U.S. Attorney Thomas Cullen aced a review of his qualifications to become Roanoke’s next federal judge, according to a report by the State Bar of Virginia.
Reviewers rated the 42-year-old Cullen as “highly qualified” for a district judgeship by a 6-0 vote. He is under consideration for a vacancy in the U.S. District Court in Roanoke.
The panel found Cullen “humble, down to earth, relatable and grounded,” according to a six-page report made public Friday. Peer assessments collected by the panel described him as “intelligent, bright, measured, polite and never belligerent to opposing counsel,” the report said.
Virginia Sens. Mark Warner and Tim Kaine asked for the state bar’s assessment. The senators recommended two other candidates to the White House in November 2018, but neither was picked and the process was restarted. Cullen had not yet applied.
The workload of the federal court serving the Western District of Virginia is being handled by three full-fledged judges — while four are authorized — plus three magistrate judges and several senior status judges, but the understaffing has gone on too long, the senators said Oct. 23. The vacancy is the seat of U.S. District Judge Glen Conrad, who declared senior status in December 2017. Senior status enables a judge to continue working while transitioning to retirement and permits the court to bring in another judge.
Kaine and Warner pledged to fill the vacancy “as soon as possible while ensuring a thorough review process” involving both an independent panel of lawyers and the state bar’s Judicial Candidate Evaluation Committee, the senators said. They acknowledged receipt of the state bar’s report but had not acted on it yet as of Friday.
Only the state bar, an arm of state government, historically has made public its assessments of would-be judges. Its process involved a background review, interviews with people who know Cullen professionally and an interview with Cullen, which took place Wednesday.
“We make a broad inquiry,” said Bevin Alexander, chair of the Judicial Candidate Evaluation Committee.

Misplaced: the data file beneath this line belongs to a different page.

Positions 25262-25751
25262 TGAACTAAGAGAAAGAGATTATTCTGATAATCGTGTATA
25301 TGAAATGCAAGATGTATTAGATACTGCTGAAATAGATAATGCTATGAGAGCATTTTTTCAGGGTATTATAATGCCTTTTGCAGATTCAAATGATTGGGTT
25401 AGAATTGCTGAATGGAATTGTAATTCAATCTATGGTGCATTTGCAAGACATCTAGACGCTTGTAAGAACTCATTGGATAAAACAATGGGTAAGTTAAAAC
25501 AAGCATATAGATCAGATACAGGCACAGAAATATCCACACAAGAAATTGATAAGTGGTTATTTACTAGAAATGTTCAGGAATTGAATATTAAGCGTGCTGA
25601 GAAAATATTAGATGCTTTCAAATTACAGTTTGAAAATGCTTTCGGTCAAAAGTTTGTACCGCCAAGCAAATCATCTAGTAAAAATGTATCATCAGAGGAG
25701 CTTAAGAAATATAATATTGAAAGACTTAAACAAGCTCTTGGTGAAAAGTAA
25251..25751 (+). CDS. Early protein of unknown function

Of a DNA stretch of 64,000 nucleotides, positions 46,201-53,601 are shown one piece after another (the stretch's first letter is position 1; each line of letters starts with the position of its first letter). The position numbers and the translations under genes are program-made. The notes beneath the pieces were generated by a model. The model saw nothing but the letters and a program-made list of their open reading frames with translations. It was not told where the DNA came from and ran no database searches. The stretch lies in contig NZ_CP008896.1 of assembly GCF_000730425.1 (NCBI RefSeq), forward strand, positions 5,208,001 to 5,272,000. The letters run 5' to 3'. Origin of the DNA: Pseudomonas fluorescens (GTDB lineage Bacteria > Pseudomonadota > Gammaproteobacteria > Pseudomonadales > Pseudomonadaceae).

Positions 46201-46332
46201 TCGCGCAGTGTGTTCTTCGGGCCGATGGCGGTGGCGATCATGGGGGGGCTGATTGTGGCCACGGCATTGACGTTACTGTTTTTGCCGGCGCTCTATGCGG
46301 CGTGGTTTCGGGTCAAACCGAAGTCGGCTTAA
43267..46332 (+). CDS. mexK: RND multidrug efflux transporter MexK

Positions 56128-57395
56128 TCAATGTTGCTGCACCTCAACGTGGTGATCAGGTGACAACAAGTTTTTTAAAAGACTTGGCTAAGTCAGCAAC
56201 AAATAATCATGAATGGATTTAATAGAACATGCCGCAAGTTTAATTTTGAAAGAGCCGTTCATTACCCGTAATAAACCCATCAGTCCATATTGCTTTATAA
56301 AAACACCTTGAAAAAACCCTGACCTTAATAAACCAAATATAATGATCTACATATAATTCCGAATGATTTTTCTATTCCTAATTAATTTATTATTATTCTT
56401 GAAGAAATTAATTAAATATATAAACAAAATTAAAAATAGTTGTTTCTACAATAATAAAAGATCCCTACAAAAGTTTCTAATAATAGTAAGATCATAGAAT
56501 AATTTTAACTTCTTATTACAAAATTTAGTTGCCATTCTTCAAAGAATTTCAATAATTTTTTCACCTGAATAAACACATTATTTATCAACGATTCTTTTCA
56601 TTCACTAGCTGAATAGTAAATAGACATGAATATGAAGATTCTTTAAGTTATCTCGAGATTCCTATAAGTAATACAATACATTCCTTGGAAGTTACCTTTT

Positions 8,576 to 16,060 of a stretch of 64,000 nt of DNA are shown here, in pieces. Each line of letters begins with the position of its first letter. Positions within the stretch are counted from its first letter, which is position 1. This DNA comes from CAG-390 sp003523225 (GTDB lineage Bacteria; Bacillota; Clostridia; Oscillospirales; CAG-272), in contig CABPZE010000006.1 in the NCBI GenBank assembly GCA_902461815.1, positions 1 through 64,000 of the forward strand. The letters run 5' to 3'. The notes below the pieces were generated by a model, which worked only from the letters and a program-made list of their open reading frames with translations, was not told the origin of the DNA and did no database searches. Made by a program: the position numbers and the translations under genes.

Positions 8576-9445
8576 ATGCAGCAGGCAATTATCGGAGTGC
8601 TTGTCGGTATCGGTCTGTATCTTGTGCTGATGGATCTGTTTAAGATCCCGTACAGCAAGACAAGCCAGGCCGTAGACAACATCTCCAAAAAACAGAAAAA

After the review ends, the senators ordinarily would submit their recommendation or recommendations to the White House.
It would then fall to the White House to nominate its preferred candidate and to the Senate to vote on the nomination. Should he be recommended and then nominated, Cullen eventually would appear before the Senate Judiciary Committee for a public hearing, said Carl Tobias, a law professor at the University of Richmond.
U.S. attorney is a common stepping stone to a U.S. district court judgeship, according to Tobias. However, Tobias said Cullen’s review process so far differs from other judicial evaluations he has seen in that it appears to lack input from the Virginia Women Attorneys Association; the Old Dominion Bar Association, representing African American lawyers; and similar special-interest groups. “It wasn’t a full process,” Tobias said.
In addition, Tobias noted that Cullen sat down with six Judicial Candidate Evaluation Committee members, far less than the full 15-member committee, he said.
Roanoke attorney Linda Frith, a Judicial Candidate Evaluation Committee member, participated in Cullen’s interview.
“His interview went very well and the members of the committee were impressed with Thomas and his background and how he handled himself,” she said. “I don’t think it would have made a difference if we had 10 people there.”
Cullen has been a lawyer for 15 years. He began his career clerking for a federal district judge and then a federal appellate judge. He spent seven years as a federal prosecutor and five years in private practice, and started as U.S. attorney in March 2018. Among his high-profile cases, he participated in the criminal prosecutions related to the August 2017 white nationalist rally in Charlottesville. A pending criminal indictment he oversaw accuses alleged gang members in Roanoke of committing two murders.
In speaking to the state bar panel, Cullen said he hadn’t considered seeking the Western District judgeship when the job first opened because he was in the process of seeking the U.S. attorney’s position, “a job he considered a professional pinnacle and honor,” the panel’s report said. However, becoming a judge had occurred to him since he clerked for two judges, had judges as mentors and “respected the intellectual and professional challenges of a federal judgeship,” the report said.
Cullen told the panel that being harshly criticized by a federal judge earlier this year was “devastating,” according to the report.
Though he disagreed with the action, Cullen recognized Judge James Jones’ authority to deliver the written rebuke he received for requiring state troopers in civilian clothes to leave the trial of a fellow state trooper, the report said.
In addition, Cullen said he learned lessons from a recent Danville gang prosecution that was damaged by the prosecution’s failure to share discovery with the defense, for which blame rested with a state commonwealth’s attorney on the federal prosecution team. The panel report didn’t say what the lessons were.
Cullen declined to comment.